Many people don’t enjoy public speaking. Many people avoid public speaking because it is intimidating or scary. Public speaking is something I don’t enjoy. I find it uncomfortable to be in front of people and have to talk about a topic. I’m not someone who enjoys being the centre of attention with all eyes on me. Although I am more comfortable speaking in public over the years, it is still not something I enjoy.
Public speaking is not something I enjoy because as a child, I didn’t have the confidence to speak in front large crowds. I get nervous when speaking in front my peers in a classroom, at a ceremony, or just introducing myself to people who are trying to learn more about me. It has been something that I have always dreaded and not been my strength. When I was in high school, I refused to participate in class discussions or speak up. I didn’t lack an opinion. It was that I was too nervous to express my opinions. My delivery of what I wanted to say never turned out the way I expected. I would stumble over my words and sometimes go off-topic throughout my speech. Sometimes I would read the entire speech as quickly as possible to avoid being too slow in front of everyone.
All through high school English class, my teachers did not require us to speak up in English classes. They should have, because I believe I would have been a better public speaker today if they had. JROTC was a class that I found helpful in my high school. It helped me build self-confidence, and made me more comfortable speaking in front of an audience. My JROTC class required us to present every lesson we had learned that week. My JROTC teacher saw how nervous I was and gave me some tips on how to get better. This advice is still valuable to me today. His advice is still very valuable to me today. He advised me to take your time and speak clearly, confidently. He advised me to make eye contact with the people. He stated that eye contact with the crowd would increase their interest in the topic under discussion.
After I joined the United States Air Force, my confidence in public speaking increased tremendously. It has been a great learning experience to watch many speakers, participate in briefings, and take leadership classes. I have also learned a lot from the class by asking questions about their techniques and how they do it. When I have to present to my peers or a group of people, it is not as nerve-wracking or intimidating. I make sure that my speeches are worth hearing. I ensure that the audience understands what my speech is all about. I have a plan of what I’m going to say for each presentation.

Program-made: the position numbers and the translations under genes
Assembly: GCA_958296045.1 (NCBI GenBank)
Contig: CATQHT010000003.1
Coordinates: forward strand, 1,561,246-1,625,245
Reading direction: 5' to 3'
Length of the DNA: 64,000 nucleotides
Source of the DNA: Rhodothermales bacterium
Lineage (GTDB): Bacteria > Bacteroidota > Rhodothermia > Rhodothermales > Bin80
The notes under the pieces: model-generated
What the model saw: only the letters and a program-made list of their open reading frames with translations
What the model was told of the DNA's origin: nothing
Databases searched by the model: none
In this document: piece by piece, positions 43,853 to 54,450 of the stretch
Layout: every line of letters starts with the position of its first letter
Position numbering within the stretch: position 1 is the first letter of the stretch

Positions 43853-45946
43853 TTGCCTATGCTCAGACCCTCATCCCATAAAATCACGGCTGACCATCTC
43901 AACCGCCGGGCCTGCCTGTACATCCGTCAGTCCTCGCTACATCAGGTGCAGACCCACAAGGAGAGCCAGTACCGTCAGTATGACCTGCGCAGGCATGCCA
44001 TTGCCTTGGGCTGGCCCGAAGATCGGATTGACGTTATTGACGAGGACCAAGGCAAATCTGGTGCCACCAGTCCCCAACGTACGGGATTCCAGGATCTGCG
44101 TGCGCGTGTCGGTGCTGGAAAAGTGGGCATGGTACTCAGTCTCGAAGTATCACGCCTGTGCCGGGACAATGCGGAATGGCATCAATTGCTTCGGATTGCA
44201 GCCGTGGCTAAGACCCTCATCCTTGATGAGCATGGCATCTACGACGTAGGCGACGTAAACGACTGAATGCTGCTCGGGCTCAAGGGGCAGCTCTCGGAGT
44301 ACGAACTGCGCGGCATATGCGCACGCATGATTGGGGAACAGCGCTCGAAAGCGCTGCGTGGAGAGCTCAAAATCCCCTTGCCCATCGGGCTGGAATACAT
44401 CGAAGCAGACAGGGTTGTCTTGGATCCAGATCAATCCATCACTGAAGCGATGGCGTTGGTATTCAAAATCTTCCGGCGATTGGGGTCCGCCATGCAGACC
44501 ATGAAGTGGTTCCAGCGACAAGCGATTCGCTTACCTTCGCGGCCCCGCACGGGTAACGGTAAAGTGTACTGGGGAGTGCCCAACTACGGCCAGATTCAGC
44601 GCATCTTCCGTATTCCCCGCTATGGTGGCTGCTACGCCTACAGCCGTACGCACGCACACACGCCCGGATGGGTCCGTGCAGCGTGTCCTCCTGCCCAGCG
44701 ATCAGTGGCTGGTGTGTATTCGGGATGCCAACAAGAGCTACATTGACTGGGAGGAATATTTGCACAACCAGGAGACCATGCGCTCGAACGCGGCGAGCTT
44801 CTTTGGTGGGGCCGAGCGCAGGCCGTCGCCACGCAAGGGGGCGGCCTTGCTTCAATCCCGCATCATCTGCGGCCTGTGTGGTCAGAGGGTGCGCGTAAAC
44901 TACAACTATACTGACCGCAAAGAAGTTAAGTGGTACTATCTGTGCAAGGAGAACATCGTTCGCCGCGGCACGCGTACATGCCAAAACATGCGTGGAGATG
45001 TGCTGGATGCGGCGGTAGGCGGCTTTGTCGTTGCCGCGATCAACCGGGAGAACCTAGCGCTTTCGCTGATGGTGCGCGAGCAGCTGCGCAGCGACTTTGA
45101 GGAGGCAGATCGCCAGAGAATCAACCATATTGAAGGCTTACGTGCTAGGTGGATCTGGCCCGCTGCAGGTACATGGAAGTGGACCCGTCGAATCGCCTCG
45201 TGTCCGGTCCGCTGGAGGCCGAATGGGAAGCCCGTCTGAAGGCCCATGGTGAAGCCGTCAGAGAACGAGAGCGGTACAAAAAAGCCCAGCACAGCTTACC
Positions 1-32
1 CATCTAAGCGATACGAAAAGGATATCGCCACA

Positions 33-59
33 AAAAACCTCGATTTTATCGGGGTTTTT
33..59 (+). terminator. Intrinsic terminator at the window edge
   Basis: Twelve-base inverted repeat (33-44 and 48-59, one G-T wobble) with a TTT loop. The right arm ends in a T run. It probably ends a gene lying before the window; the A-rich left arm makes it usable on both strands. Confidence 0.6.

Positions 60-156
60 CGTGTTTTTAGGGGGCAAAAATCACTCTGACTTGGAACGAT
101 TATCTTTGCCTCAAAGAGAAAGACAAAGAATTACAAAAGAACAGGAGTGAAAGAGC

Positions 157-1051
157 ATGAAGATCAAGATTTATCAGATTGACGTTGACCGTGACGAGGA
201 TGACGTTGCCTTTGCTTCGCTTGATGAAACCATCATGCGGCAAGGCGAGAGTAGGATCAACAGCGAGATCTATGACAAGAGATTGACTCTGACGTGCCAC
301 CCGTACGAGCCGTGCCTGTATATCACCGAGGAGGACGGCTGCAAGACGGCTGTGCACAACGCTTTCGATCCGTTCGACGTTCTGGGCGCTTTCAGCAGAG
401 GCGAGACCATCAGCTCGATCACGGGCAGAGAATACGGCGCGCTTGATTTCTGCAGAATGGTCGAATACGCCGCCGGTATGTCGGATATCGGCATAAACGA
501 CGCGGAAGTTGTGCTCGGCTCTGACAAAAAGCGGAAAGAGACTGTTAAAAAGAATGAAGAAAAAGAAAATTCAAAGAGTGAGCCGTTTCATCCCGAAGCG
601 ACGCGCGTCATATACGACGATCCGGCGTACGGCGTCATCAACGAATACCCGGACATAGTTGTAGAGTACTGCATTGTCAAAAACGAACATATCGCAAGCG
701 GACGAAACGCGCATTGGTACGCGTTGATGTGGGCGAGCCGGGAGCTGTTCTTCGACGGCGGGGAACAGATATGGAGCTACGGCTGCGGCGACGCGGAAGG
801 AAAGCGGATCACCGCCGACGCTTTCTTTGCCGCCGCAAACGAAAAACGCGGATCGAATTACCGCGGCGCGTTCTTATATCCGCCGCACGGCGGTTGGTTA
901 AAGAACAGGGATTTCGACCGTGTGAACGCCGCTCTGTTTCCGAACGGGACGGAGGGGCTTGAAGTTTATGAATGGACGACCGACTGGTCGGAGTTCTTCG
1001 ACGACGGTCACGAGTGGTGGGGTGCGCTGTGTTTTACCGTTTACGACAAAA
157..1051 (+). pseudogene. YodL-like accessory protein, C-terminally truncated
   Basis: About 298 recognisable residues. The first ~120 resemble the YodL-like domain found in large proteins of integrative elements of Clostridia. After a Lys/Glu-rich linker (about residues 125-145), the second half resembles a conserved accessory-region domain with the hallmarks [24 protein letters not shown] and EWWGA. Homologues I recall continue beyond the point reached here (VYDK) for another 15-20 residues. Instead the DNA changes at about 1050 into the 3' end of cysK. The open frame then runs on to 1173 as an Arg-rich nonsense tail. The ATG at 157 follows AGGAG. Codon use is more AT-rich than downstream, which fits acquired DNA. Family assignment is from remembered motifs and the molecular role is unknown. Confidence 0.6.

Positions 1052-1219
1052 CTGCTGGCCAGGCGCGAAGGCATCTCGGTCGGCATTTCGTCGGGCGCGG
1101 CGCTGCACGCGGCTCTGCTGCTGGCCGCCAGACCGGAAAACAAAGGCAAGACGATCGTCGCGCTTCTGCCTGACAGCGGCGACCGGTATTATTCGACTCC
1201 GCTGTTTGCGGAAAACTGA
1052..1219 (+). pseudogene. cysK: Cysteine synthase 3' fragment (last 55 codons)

I want to be able hear the speaker clearly when I’m in the audience. It is important that speakers are able to make eye contact with the audience and not just read through a PowerPoint or a piece paper word for word. If a speaker is reading everything word-for-word and not engaging with the audience or speaking in a monotone voice, it makes me tired and I stop paying attention. Inspirational or motivational speeches are the most popular types of speeches that I listen to. These speeches inspire me and make me feel inspired by their words. The speaker inspires me and I have a better understanding of their topic. The speaker is always engaging with the audience and asking questions to get us more involved. This inspires me to give public speeches more like them.
Although public speaking is not something I enjoy, I have found that I am more comfortable doing it over the years. I can now speak confidently than ever before. I am grateful for the people around me who have helped me become a better public speaker. I believe that practice makes perfect. With continued practice, I won’t be nervous speaking in front of large audiences. To improve my leadership skills, I will continue to use my experience from other public speaking events. I encourage others who struggle with public speaking, like me, to keep trying. You too can succeed.